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Trump or Maxwell? Will Eike Batista Rise Again?

So I guess everyone knows about Eike Batista, the Brazilian who has, at least temporarily, fallen from grace. The big question: can he come back?

I can think of two business personalities similar to Batista’s that we can view as possible models. One is Donald Trump (“the Donald”), the New York real-estate tycoon. The other is Robert Maxwell, the newspaper mogul. Trump came back from near-failure in the early 1990s during the real-estate bust at that time. Maxwell failed and apparently committed suicide in 1991.

All of the three have or had similar, outsize personalities. They were charismatic, big thinkers, bombastic, powerful marketers and self-absorbed self-promoters – all intensely narcissistic. Two of them – Batista and Maxwell were visionaries; Trump has no over-arching vision except to promote his own self-image, which is fine in its own way.

If you are visionary and very narcissistic, that’s a big handicap. It reduces or even obliterates mental agility because of the intense obsession with the vision. Maxwell failed because he had an intense vision, modeled on that of his nemesis, Rupert Murdoch and this reduced his mental agility so much that he could not make the necessary adjustments. I am sure that’s why he committed suicide; because he realized that he couldn’t live with his failure to achieve his vision.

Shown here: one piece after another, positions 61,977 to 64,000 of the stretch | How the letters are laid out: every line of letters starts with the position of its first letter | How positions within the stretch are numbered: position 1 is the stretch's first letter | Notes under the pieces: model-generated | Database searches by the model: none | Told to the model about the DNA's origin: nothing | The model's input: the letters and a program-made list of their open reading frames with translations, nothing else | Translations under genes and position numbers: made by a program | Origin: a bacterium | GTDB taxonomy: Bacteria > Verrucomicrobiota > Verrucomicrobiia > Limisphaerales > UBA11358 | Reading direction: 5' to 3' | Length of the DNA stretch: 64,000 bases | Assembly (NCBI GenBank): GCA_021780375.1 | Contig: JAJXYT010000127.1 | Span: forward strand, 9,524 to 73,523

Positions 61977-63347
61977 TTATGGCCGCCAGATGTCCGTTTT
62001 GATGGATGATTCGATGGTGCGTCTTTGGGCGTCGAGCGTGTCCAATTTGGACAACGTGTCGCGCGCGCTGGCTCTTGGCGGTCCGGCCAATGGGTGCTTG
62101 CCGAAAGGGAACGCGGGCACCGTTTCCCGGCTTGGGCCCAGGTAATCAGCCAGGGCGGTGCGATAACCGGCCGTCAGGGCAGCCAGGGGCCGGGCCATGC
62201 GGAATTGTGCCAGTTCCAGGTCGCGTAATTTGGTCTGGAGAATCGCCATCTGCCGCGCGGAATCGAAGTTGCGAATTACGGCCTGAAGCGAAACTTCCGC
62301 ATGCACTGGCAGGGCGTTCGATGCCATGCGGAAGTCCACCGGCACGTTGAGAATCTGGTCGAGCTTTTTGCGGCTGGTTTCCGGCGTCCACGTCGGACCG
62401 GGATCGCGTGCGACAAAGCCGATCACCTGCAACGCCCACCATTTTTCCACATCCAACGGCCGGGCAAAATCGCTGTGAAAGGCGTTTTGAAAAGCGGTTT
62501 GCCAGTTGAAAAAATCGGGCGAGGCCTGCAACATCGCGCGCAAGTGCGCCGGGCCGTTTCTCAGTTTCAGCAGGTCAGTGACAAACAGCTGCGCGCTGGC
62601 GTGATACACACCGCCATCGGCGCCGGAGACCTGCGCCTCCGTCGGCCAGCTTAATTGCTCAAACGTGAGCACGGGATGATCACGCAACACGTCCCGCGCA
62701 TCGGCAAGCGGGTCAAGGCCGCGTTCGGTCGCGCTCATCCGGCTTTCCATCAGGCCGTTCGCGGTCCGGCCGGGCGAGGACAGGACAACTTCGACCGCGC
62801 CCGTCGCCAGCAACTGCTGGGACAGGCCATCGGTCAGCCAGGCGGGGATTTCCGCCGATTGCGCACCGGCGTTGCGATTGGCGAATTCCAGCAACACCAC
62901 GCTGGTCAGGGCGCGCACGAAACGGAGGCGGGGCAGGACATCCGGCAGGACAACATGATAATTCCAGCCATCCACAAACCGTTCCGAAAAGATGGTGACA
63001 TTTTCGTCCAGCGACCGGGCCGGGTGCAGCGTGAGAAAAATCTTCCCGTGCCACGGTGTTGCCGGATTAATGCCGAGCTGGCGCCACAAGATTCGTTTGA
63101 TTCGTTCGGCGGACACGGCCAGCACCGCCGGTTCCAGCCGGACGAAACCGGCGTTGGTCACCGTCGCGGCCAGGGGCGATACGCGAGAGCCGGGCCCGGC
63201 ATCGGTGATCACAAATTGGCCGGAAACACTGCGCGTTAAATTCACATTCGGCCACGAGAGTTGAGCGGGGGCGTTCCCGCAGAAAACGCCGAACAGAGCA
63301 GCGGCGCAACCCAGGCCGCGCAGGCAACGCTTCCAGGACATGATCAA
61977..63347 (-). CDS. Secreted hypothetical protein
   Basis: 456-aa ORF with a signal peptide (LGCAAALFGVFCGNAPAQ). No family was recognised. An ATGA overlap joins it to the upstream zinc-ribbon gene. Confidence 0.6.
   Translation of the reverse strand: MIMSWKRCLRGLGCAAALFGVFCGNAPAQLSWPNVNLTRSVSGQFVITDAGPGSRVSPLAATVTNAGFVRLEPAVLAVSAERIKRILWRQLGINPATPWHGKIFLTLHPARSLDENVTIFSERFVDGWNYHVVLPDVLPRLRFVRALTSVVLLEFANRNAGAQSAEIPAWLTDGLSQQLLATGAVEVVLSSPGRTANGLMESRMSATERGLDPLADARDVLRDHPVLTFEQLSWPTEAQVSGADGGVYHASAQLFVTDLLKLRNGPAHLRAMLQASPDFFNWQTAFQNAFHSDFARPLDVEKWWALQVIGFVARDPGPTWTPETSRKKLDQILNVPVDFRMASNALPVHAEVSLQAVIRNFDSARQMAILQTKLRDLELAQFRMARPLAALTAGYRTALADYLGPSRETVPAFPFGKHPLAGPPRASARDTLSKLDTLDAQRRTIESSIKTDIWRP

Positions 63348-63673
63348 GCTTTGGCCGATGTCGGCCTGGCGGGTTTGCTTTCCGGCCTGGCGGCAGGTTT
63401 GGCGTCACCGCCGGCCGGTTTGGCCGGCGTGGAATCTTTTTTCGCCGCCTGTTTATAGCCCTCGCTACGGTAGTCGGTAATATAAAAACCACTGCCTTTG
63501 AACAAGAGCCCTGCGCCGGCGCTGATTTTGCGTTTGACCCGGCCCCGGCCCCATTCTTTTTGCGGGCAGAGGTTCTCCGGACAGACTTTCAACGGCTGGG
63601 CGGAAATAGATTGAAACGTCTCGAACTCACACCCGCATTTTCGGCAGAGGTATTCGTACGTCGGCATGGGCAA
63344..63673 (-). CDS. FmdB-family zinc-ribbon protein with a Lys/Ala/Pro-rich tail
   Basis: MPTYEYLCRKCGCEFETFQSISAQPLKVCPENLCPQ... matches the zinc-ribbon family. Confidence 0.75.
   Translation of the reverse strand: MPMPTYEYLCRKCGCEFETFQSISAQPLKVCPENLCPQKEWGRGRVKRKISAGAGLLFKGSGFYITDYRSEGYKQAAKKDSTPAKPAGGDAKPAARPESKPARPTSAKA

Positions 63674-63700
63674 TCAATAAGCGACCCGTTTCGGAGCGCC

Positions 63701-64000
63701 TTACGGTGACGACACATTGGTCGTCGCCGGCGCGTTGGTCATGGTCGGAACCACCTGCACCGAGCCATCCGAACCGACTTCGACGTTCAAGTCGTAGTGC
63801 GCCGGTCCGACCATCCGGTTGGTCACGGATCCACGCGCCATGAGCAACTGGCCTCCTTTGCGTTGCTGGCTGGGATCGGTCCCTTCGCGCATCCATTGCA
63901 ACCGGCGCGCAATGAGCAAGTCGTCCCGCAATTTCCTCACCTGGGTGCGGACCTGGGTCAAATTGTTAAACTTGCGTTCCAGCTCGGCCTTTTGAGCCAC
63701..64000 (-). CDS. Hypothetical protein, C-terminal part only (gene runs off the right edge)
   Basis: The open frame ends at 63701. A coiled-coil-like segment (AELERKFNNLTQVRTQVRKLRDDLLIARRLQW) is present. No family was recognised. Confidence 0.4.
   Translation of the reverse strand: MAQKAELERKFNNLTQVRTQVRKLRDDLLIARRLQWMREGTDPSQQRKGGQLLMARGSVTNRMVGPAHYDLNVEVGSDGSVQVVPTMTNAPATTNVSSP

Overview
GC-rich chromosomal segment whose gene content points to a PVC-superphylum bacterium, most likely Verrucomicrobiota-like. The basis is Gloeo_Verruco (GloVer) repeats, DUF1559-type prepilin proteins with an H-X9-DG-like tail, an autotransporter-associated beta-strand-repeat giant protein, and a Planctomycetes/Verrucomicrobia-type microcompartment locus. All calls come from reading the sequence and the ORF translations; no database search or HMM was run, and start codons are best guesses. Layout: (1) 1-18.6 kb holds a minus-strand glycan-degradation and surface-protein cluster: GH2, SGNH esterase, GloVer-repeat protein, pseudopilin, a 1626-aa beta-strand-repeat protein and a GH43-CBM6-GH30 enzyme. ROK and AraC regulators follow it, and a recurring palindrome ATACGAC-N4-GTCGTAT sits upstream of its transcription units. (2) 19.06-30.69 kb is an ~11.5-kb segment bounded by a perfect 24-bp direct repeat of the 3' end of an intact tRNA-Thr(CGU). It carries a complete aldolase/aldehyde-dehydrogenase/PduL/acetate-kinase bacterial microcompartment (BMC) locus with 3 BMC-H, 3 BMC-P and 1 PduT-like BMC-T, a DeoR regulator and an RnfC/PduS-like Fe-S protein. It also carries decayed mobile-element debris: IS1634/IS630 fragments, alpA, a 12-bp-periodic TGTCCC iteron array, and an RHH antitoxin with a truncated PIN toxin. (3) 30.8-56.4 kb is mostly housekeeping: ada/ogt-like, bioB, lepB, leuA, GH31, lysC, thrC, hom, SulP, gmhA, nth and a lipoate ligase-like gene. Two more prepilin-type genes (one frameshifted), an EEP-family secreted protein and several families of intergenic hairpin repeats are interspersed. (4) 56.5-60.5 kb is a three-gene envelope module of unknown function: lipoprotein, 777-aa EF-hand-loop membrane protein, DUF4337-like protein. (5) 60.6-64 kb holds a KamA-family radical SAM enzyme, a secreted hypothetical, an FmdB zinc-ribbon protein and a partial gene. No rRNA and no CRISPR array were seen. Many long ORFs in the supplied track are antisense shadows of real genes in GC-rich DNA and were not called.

Remember that Rupert Murdoch also almost failed in the early 1990s. So why did he succeed and commercially live on and prosper? Because Murdoch is not at all narcissistic, in fact he is pretty self-effacing. So even in failure he could keep mental agility high because he was not concerned about his image to the same degree and could accept that people might view his vision as having failed.

Ironically that’s why Trump was able to come back from a failing situation. He doesn’t have any sort of vision that he has to defend. As long as he keeps up the image of success from a purely personal standpoint, he can keep on going. Paradoxically, what many people see as Trump’s relative shallowness actually reflects a high degree of pragmatism and business acumen. That’s unusual in narcissistic personalities, but to be fair, some narcissists do learn from their mistakes and can actually reveal a high level of mental agility. I think Trump is in that category.

It’s weird but being narcissistic doesn’t mean that you will have low mental agility; as long as you don’t have a big vision to defend, you can still bounce back with some degree of equanimity. That why Larry Ellison, who also had a skirmish with failure in the early 1990s, managed to come back from this near-death experience; he didn’t have a big vision to defend and that fed his mental agility, even though he is narcissistic himself.

So Batista’s prognosis, in this theory, depends on the relative strength of his narcissism and his vision. The idea is that if you have high narcissism coupled with a powerful vision, that’s probably curtains for your future.